The sales of my books were soaring, and I was an emotional wreck. I was making money, true, and our long-neglected house was seeing some major repairs. But I was chronically fearful, guilt-ridden, conflicted. I was preaching a simpler life, and that preaching was making my life extremely complicated.
And then came Thanksgiving of 2012.
I got the biggest break yet. In the course of 24 hours, I was invited onto two different prime time shows. The networks would send drivers upstate for me. All I had to do was get in the car and go.
And miss our annual turkey pick-up.
“Do it,” Mom said. “This is your chance.”
The annual turkey pick-up is our biggest, most important farm sale of the year. The money that comes in from those sales gets squirreled away in the bank so that, come January first, we are able to pay all the annual bills that come due. It is our farm’s last “sure bet” sale to bring in money for the winter.
But it’s more than that. We spread the pick-up over three days to allow ourselves ample time with each customer. We see neighbors, family, and long-time friends. We see people who have supported our business all season long.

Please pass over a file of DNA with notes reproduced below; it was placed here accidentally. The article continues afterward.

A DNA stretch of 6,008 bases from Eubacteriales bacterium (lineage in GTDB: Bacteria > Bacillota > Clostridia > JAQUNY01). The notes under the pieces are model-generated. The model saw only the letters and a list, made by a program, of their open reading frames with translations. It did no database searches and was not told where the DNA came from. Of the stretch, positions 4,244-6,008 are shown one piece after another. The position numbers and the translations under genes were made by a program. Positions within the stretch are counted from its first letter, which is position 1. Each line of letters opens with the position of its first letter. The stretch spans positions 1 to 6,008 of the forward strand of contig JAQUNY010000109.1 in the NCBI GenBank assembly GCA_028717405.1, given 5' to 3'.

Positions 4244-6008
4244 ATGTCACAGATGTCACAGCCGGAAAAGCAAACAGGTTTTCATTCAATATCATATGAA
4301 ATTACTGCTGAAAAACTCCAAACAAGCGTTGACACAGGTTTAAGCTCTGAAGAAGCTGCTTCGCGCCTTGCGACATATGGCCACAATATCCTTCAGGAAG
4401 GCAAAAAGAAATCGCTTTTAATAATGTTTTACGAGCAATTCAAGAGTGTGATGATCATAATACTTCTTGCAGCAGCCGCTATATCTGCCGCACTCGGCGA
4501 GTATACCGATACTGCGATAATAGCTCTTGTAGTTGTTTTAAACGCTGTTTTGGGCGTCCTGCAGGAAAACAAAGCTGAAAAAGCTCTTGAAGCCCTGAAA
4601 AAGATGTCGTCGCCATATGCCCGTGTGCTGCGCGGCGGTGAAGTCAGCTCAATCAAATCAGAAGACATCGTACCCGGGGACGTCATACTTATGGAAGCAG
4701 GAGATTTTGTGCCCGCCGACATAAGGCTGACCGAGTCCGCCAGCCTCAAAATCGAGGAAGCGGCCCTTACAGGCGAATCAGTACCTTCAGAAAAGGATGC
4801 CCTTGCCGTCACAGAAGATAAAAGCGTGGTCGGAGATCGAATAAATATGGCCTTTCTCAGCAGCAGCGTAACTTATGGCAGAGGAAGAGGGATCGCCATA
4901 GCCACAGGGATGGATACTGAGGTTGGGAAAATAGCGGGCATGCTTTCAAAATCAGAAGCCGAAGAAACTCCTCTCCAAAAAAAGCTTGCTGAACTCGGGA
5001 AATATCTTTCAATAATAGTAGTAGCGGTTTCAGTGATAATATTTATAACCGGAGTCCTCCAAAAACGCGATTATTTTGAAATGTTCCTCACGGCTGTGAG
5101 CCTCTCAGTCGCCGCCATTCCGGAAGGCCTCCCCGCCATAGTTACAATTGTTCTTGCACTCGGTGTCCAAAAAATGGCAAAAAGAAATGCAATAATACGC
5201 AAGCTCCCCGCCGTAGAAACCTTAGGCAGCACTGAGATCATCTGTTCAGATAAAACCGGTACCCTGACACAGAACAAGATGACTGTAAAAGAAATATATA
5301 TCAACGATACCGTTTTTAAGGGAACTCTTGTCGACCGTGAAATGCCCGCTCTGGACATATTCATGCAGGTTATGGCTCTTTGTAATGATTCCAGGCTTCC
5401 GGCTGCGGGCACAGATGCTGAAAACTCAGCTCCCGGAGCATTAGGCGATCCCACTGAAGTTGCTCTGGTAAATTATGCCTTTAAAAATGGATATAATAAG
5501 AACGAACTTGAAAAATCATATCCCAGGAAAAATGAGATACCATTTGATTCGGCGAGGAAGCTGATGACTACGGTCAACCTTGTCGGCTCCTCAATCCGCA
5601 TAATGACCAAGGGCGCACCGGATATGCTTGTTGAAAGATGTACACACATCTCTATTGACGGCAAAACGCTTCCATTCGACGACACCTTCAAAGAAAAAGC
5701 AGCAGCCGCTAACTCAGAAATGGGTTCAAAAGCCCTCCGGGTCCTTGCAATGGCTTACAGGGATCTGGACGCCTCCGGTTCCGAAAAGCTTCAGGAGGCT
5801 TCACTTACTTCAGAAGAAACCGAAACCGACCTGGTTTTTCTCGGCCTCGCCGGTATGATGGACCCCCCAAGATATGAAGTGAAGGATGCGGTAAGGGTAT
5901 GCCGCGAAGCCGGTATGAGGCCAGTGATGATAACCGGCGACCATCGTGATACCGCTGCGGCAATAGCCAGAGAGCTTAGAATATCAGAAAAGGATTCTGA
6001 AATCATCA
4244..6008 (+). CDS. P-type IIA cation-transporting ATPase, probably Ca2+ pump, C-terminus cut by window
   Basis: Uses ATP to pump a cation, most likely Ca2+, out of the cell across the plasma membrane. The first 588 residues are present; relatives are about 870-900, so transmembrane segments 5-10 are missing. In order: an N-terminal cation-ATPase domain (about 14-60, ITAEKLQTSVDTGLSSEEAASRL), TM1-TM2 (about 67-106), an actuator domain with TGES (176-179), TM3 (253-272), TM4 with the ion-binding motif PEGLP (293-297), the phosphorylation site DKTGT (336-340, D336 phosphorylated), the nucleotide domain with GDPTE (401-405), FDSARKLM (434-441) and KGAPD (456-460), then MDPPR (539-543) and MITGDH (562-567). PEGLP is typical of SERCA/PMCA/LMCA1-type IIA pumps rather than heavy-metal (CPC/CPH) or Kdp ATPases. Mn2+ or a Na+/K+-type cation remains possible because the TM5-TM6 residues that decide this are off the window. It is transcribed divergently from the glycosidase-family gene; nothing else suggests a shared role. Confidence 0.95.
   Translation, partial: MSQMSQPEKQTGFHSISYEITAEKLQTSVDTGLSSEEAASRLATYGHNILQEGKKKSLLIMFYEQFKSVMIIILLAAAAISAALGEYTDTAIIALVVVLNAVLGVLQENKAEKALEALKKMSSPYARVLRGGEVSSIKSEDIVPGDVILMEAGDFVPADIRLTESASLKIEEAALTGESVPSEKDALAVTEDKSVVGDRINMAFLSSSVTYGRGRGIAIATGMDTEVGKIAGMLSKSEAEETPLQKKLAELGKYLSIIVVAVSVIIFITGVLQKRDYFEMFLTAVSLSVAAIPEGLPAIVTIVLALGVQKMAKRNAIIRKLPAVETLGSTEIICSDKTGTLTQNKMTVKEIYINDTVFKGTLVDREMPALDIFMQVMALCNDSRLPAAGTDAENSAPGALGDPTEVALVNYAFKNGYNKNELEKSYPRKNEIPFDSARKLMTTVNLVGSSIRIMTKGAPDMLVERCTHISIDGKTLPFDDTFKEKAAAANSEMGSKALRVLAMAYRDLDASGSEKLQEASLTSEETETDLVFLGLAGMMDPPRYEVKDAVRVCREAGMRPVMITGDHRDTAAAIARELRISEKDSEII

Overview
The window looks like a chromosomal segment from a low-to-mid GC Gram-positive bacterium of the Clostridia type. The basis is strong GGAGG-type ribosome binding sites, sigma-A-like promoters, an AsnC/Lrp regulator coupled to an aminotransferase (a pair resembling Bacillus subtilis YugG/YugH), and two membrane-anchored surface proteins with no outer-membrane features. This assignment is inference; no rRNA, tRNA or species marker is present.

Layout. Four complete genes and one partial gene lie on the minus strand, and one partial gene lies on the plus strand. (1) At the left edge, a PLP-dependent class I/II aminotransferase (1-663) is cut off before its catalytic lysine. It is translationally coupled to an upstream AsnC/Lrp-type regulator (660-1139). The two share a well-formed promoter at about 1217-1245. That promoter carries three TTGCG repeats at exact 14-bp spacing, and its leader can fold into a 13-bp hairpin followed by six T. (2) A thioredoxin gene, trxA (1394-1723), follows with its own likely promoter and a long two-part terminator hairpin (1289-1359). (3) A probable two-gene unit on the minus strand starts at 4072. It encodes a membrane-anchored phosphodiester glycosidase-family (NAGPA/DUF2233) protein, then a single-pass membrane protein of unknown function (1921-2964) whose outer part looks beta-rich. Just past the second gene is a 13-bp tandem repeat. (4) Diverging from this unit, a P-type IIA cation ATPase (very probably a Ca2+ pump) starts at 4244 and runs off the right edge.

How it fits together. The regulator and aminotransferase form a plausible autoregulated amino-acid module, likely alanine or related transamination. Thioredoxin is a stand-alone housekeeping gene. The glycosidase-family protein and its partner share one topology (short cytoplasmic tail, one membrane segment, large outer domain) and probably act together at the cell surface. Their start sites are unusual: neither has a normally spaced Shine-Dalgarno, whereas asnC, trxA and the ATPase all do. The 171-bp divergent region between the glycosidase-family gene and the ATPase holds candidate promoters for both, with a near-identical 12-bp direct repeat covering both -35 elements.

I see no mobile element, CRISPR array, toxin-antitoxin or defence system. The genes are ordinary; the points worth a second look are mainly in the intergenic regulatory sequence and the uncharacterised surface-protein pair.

And for our family, it’s hard work. Everyone gets tired from all the running around; we have to find ways to keep ourselves fed while all hands are on deck. We need to perpetually clean to make sure everything stays presentable as people come and go. And back then, we needed to keep Saoirse and Ula on a schedule so they wouldn’t break down crying while we helped our customers.
“We’ve all worked hard for you to have this success,” Mom told me. “Go. Do it for us.” She was trying to assuage my guilt.
I didn’t go.
And the publicity machine seemingly came to a grinding halt. Books backed up in the distribution pipeline, then piled up in the warehouse.